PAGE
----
The article is an interesting blend of history, law and detective work. Seidel examines the evolution of the various drafts of the Constitution, pointing out that that pious date appeared on none. There are other dates within the Constitution itself, but none contains religious language.
Seidel also explains that that date is not actually part of the Constitution. The legal document ends after Article VII, the attestation clause, to which the date was added. As Seidel explained it, “When you sign a contract, that signature is attesting to your consent — it is not part of the terms of the contract. The signatures and dates are not part of the Constitution itself.”
“The bottom line is that this curious little appendage has no legal significance and it’s unlikely the Founders even knew it was there,” said Seidel. “The first time any one argued that it had religious significance was a preacher writing nearly 50 years after the Constitutional Convention,” he added.
You just said that in your ‘tolerant’ vision for America, hate speech is not tolerated. And you think the Bible is hate speech.
Does it take a rocket scientist to figure out that you are advocating that the Bible be outlawed? That Christians be banned from talking about their faith publicly? This is the reality of atheist secular humanist ‘tolerance’. It’s intolerance.
I am advocating for the charging of hate speech when any Christian quotes Bible verses for the purpose of harming, disparaging, or harassing others. You can’t hide behind bible verses that say to stone or kill homosexuals under freedom of religious expressions. It is hate speech. Bible verse can’t be used as a protected weapon of hate speech under the guise of religious freedom or free speech.
Should it be illegal for me to tell you, either to your face or in writing, that you will unfortunately go to eternal hell, if you refuse to accept Jesus Christ as savior? Should it be illegal to say that homosexuality is a sin?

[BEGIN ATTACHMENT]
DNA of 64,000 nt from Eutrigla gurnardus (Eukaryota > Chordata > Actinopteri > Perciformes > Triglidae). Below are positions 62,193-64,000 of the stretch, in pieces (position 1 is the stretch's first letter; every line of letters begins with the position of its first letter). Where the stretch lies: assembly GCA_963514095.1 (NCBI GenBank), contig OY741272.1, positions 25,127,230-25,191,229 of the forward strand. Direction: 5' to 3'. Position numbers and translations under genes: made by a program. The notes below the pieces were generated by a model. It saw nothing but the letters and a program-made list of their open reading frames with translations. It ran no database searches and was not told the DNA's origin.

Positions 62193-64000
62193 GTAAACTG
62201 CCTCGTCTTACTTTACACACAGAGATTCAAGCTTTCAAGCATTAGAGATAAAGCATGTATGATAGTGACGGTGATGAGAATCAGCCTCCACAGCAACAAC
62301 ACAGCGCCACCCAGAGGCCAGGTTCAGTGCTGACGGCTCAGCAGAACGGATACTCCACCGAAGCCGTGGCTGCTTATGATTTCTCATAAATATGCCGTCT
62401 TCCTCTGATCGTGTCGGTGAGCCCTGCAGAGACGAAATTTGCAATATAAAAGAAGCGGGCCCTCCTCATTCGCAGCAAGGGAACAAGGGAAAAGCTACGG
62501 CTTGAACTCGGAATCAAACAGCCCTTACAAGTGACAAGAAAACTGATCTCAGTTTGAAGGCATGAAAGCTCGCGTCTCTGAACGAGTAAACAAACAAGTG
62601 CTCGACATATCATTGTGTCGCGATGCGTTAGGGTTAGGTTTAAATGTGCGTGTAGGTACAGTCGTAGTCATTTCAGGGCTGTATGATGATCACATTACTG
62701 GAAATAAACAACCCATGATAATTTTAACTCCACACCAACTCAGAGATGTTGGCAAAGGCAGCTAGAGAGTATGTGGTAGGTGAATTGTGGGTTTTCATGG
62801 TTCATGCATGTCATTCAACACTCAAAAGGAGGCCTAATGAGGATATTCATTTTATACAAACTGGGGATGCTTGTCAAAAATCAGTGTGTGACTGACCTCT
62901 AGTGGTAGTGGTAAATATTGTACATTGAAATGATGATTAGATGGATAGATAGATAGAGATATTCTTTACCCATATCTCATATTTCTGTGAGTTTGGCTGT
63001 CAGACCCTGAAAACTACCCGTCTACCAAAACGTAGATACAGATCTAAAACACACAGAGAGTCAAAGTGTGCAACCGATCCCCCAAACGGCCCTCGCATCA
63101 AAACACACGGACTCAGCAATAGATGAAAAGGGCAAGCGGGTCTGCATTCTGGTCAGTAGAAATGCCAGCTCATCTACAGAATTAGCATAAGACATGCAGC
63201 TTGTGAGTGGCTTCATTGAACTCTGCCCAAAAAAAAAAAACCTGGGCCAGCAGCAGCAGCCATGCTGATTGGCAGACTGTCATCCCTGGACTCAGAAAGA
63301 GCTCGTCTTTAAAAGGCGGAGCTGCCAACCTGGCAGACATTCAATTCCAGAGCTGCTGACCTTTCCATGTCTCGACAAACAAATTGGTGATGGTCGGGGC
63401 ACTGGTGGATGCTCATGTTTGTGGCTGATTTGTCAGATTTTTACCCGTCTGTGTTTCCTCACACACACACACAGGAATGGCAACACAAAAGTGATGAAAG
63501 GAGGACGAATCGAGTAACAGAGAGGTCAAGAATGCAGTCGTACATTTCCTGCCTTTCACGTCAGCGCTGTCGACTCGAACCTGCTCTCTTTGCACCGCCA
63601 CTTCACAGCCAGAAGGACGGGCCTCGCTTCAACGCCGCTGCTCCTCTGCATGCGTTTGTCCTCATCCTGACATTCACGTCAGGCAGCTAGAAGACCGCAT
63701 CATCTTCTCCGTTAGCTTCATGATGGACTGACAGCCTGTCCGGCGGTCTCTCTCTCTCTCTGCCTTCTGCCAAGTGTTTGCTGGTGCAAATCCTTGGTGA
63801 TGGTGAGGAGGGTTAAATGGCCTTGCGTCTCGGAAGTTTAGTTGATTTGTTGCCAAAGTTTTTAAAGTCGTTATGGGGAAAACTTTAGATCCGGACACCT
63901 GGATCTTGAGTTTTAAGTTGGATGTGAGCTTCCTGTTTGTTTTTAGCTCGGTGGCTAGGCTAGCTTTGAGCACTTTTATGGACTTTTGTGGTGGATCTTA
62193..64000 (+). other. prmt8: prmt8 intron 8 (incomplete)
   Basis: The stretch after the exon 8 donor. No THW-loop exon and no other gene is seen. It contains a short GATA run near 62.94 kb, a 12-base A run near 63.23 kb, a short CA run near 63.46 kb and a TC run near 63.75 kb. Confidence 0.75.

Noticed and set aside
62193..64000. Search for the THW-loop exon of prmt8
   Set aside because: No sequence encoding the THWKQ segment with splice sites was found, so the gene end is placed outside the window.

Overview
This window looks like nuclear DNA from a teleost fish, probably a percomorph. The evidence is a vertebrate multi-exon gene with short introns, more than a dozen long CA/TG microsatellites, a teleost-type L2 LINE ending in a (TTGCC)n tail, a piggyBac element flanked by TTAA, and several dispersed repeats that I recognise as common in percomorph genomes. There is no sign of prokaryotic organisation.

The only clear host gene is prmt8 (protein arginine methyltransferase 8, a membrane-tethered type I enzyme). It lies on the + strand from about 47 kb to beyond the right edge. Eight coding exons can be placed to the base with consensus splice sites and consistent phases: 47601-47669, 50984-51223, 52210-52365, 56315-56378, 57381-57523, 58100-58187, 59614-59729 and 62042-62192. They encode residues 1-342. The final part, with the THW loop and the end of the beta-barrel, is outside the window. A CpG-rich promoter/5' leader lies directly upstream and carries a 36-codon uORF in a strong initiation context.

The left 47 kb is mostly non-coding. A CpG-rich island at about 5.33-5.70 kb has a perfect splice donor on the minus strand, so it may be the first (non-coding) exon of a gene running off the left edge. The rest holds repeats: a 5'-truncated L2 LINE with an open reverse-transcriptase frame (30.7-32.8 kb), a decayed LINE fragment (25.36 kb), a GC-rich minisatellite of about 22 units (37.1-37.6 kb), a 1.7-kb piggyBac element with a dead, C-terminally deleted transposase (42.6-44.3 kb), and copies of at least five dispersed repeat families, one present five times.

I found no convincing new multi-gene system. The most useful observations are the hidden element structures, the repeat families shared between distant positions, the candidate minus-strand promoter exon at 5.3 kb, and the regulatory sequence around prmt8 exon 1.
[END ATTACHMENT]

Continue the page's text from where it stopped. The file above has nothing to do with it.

It is a crime to harsh people. So yes, if you told me that I or any member of my family were destined to go to an eternal hell for not believing that a man executed in Palestine 2000 years ago was a God, I would consider you a threat to me and my family. I would go to law enforcement with a complaint against you. The court may find that you are just a delusional religious nut, and put in place a restraining order in order to prevent further harassment. If it was found that you were going to take harmful actions against people based on your delusional fanaticism, incarceration would be warranted. The same goes against homosexuals, transgender, and children. Realize in a secular society, sin has no legal standing. Sin is a religious concept that has no force of law, no moral standing, nor ethical basis.
Thanks for openly admitting that this is the goal of your secular humanism. To outlaw free speech entirely (and to outlaw the sharing of the Gospel). I would be going to prison in your country.
No, as an American I will fight for your religious freedom. But you can’t have freedom of religion unless you first have freedom FROM religion. You have the right to practice your religion as you want but you have no freedom to impose your beliefs on anyone including children. Nor do anyone have the freedom to harsh or harm anyone based on those beliefs.